The Tech - Online EditionMIT's oldest and largest
newspaper & the first
newspaper published
on the web
Last Published: April 14, 2016
Boston Weather: 80.0°F | Mostly Cloudy

Articles by Tara Lee

February 26, 2015
From Snow White and Mulan to Ratatouille and Frozen, I have always associated animated movies with Disney and Pixar — movies with bold colors and characters with big eyes. These movies’ characters shared a distinctive cartoonish look that practically begged to be placed into a coloring book complete with a pack of crayons. I have been so used to this style of mainstream animation that when I watched Song of the Sea, I was taken aback by the mesmerizing watercolor animation that filled the screen with beautiful gradients and intricate Celtic patterns. Not only did the plot engage me until the end, but the film was simply gorgeous. No coloring book could do this justice.
October 21, 2014
With plenty of dark humor strung throughout the film, St. Vincent narrates the touching relationship between a grumpy, old alcoholic named Vincent (Bill Murray) and his young neighbor Oliver (Jaeden Lieberher). As Oliver tags along with Vincent during his daily routine, Vincent quickly takes Oliver under his wing, showing him the local race track, protecting him from a gang of bullies, and teaching him how to fight. As their relationship develops, Oliver realizes that despite Vincent’s miserable outward appearance, the old man’s heart is still in the right place.
September 26, 2014
With a gang of Russians, a fair amount of blood, and shot after shot of Denzel Washington in slow motion, The Equalizer checks off every stereotype for the action movie genre. Washington stars as McCall, a man with a mysterious past trying to return to a quiet life. When he finds out that a young girl, Teri (Chloë Grace Moretz), is brutally controlled by a Russian gang, McCall seeks justice in the form of violence. He must once again take up his role as “The Equalizer,” punishing those who do harm.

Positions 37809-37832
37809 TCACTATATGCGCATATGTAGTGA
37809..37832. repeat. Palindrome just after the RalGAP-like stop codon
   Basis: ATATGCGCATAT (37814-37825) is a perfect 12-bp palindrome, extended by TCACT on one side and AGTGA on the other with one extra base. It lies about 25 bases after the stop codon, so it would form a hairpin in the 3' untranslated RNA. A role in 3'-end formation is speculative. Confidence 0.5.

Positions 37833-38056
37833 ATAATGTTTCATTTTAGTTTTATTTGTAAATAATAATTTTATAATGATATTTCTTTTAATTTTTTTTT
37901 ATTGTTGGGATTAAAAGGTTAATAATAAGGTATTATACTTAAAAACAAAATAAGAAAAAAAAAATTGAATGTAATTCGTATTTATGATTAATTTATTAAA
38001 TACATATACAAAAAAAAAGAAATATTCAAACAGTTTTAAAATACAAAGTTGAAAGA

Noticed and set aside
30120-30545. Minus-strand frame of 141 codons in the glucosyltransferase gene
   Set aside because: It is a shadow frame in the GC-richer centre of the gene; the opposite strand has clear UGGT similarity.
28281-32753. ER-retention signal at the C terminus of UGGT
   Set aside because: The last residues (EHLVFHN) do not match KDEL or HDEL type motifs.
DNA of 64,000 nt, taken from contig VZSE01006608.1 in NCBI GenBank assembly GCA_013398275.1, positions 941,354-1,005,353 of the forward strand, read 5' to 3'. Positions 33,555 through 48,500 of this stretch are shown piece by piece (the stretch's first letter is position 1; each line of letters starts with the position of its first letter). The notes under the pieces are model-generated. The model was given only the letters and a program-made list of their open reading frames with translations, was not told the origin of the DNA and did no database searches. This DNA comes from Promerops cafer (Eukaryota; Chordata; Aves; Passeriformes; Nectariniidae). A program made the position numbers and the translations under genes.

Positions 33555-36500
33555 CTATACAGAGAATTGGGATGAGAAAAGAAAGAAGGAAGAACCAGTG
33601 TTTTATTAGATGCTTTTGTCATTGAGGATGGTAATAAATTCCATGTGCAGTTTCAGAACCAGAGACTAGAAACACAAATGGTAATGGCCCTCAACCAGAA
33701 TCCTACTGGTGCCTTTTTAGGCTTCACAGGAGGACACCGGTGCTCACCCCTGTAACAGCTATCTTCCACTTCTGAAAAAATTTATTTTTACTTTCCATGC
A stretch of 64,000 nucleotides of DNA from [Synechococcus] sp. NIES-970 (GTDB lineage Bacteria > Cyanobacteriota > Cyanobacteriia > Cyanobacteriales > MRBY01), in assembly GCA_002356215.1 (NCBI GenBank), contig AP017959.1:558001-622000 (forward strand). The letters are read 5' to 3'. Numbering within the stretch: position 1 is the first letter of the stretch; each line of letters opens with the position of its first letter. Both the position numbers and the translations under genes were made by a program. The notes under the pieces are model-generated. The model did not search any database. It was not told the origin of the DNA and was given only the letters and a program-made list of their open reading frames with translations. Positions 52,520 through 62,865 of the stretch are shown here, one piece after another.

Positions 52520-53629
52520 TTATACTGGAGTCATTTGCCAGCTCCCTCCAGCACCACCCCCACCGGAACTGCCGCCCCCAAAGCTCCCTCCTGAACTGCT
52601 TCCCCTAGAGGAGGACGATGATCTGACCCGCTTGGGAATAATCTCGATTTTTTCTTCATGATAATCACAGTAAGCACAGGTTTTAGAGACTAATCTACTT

August 22, 2014
Like so many elementary school children, I read The Giver for the first time in fifth grade. In 11th grade, I picked up the book again, but I found myself reading through a much more intricate book than I had remembered. Its concise yet terrifyingly vivid portrait of a dystopian community left me wrestling with complex questions about society and modern culture.
April 8, 2014
On the corner of Newbury and Gloucester Street, Back Bay restaurant Cafeteria offers a classy interpretation of a typical cafeteria menu. Dinner prices range from $12 to $18, and the polished, upscale atmosphere resembles nothing of a stereotypical cafeteria. The menu includes a few quirky selections, like Cheeseburger Spring Rolls and a Boston Cream Burger, but there are also a variety of traditional American comforts like grilled cheese and macaroni and cheese.
February 14, 2014
What could be more innocent than a musical that takes place in a flower shop? Well, a flesh-eating Venus flytrap, a psychotic dentist, and a name like “Little Shop of Horrors” certainly rules out any hope for a light-hearted show. The musical, based on the film by Roger Corman, follows a florist named Seymour, who tries to revive his flower shop by raising a Venus flytrap that lives off human blood.
February 4, 2014
For many, IAP is a time to learn the invaluable life skill of cooking. But IAP is also a great time to explore the restaurants that Cambridge has to offer, especially those near campus. A brief walk down Massachusetts Avenue yields Shalimar of India, a mid-size restaurant in Central Square.
January 29, 2014
I am not a vegetarian by any means. I always go for a beef patty over a veggie patty, or a chicken Caesar salad over a regular Caesar salad. Back at home, I honestly don’t think I’ve ever stepped foot into a vegetarian restaurant. But, so I’ve been told, college is “the time to try new things,” and so I’ve started to venture into the world of meatless restaurants.
<< First   1 | 2   Last >>